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9 Tips for Working With Sequin Fabric

Sequin Maddess header

Straight up, everyone: Sequin dresses are a bitch to make. My biggest piece of advice: Don’t do it! Oh, you’re going to do it anyway? Basically this is going to be like a sex talk: If you’re going to do it, at least have the knowledge to do it safely and so you know what to expect.

Working with sequins in general are a total pain, but GLAMOUR!! Now, I knew it wouldn’t be easy. I can be blindly confident about taking on projects, it happens all the time. I tend to over-research to the point of WebMD psychosis levels.

aquamaam
^ That’s the dress, you guys!! *Photo courtesy of Comic Alliance

Did I mention I recently finished this gender-bend of Aquaman?

The costume was full of unknowns to me, so it’s my own fear that’s kept me from starting the focal piece of the whole costume: the gold sequin dress. But I was also excited, because I never made a sequin dress before. I was smart and took pictures along the way, so you lovely readers can benefit from my pain and suffering.

Without further ado: Working with sequins.

At the end of the article, I’ll post some of the pages I looked at when researching that are much more positive about working with sequins, with headlines along the lines of Add a little sparkle to your wardrobe. 

1- Sequin fabric is EXPENSIVE
So make you have enough in the event of mistakes, but not so much you break the bank. It also makes it daunting to cut into. Not to mention the added fear of sequins falling off. That’s right, you are paying big money for the most fickle fabric known to man (might be an exaggeration). The way sequins are attached to fabric is they are stitched to the background in rows.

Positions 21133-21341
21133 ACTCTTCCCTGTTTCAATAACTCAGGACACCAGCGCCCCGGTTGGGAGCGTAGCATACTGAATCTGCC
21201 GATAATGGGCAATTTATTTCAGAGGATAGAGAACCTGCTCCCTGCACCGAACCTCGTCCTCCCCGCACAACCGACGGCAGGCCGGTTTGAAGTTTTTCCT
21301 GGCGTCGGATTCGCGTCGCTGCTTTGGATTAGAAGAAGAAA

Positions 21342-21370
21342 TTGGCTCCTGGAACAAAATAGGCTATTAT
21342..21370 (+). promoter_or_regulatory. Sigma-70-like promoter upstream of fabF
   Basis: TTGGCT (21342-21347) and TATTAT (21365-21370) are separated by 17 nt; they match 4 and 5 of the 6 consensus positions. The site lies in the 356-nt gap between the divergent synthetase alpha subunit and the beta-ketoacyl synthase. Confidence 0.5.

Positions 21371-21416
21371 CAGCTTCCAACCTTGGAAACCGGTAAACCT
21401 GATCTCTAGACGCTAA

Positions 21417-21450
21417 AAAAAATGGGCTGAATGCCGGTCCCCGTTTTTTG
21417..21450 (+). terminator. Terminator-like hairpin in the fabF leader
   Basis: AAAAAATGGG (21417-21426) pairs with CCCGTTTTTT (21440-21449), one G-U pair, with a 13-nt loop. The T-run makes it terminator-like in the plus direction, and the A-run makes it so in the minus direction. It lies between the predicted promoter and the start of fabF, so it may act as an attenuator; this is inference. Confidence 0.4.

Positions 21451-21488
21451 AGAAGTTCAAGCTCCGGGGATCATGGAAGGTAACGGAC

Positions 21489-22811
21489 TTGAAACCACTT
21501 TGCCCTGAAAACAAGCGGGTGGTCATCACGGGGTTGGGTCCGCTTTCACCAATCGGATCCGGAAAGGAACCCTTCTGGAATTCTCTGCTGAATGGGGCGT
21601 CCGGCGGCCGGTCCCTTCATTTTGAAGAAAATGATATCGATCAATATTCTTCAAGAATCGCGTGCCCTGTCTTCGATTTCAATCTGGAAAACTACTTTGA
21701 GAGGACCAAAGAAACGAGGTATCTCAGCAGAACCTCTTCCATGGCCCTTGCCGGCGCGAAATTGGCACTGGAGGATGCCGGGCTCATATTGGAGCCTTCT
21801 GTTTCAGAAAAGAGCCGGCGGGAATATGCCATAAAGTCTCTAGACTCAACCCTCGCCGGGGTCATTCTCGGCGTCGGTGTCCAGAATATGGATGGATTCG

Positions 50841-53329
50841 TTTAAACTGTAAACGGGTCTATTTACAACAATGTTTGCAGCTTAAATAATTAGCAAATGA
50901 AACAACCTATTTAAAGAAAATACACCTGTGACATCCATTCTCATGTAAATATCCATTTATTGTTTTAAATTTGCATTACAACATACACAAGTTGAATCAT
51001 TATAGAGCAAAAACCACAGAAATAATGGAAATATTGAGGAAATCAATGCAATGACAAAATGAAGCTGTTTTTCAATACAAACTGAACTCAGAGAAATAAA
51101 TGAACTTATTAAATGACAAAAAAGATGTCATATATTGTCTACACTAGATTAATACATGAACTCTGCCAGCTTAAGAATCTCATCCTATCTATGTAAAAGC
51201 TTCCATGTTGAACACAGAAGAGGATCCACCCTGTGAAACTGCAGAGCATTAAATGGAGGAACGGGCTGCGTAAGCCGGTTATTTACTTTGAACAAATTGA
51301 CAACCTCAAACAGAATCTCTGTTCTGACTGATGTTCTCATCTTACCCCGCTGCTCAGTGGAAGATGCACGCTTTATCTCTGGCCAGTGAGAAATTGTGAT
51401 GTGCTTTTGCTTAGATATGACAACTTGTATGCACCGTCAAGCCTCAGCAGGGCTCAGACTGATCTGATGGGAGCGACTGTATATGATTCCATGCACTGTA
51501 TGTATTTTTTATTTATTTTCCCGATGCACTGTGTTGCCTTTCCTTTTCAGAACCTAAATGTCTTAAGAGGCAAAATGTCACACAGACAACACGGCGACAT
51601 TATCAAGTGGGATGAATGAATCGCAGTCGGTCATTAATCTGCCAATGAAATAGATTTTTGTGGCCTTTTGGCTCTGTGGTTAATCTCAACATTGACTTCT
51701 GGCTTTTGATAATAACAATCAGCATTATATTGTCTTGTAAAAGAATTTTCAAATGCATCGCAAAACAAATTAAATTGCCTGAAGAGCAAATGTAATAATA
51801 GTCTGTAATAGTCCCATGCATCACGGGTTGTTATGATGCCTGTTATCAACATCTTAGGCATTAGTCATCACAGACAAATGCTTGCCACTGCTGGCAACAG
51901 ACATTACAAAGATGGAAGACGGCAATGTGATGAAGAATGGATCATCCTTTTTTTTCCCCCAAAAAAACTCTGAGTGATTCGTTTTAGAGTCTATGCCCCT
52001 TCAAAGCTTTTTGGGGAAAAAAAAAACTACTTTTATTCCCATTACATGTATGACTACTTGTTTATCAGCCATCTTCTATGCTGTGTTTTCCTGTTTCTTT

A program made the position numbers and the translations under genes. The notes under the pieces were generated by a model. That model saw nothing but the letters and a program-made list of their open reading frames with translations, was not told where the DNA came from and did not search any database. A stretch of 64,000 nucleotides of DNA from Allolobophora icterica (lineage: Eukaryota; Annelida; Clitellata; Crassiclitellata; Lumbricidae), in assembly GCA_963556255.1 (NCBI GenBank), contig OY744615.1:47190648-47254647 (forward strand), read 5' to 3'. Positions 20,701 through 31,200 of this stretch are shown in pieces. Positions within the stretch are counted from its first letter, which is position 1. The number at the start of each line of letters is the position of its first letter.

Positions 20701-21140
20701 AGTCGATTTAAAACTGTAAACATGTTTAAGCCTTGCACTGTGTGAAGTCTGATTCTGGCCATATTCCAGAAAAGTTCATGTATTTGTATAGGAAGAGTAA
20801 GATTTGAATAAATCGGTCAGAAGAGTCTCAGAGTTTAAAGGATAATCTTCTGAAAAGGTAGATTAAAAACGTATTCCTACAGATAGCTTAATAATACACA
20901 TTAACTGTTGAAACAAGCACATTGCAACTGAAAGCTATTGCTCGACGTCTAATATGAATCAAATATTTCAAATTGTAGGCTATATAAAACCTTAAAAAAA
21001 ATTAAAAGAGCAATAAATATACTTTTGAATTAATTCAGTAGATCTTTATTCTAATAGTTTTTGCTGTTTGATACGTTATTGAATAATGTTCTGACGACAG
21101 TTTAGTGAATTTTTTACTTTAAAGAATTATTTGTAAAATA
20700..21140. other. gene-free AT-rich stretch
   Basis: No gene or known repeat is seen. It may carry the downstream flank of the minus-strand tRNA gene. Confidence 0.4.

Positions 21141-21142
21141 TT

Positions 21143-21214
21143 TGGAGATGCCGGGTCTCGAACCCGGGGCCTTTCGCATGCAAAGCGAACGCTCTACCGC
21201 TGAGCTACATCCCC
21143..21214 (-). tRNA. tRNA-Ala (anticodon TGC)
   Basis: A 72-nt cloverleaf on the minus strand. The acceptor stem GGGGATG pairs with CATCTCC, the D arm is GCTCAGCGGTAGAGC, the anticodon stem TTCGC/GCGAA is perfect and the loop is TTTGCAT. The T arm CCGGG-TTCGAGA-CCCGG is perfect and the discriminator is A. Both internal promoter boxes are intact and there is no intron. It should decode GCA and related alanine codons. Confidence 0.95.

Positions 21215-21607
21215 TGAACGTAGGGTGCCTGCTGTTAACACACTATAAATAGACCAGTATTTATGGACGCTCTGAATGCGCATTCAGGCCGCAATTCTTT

That one thread holds a whole mess of sequins!
That one thread holds a whole mess of sequins!

Makes sense, right? Except a loose thread can make you lose a whole line of sequins. WHAT? This will come into play later.

2- Make sure your pattern is simple
Check and check! I mentioned in a previous post I’m using McCalls 7122. It’s really a simple dress, 4 seams total. No zipper.

Why does a simple pattern matter? Because you have to do a lot of prep of the fabric before you sew, so adding in darts or zippers or fancy collars, or even princess seams is a lot of work! I think the nice way the articles put it is “Let the fabric be the focal point.” Most sequin fabric is on a mesh or stretch backing anyway, so you can get away with less shaping.

3- Prepping Sequin fabric takes FOREVER!
I read an article that said, “A sequin dress will take 3 times longer to make than normal, so plan accordingly.” I went “Ok, this dress would normally take me about an hour. 1 x 3 = 3 hours, but I’ll add in a few more hours to be safe, I should be able to get it done in an evening.”

WRONG! So wrong. So very wrong. Just to prep the fabric took me about a week of evenings. If I judge by the anime I was watching when I removed the sequins, it took me close to 13 hours to prep the fabric. 13 HOURS. And that was just to get the fabric ready to sew, then once the dress is assembled, you have to hand sew sequins back on. From here on out I will be keeping track of approximate time spent on this dress so you can estimate your own.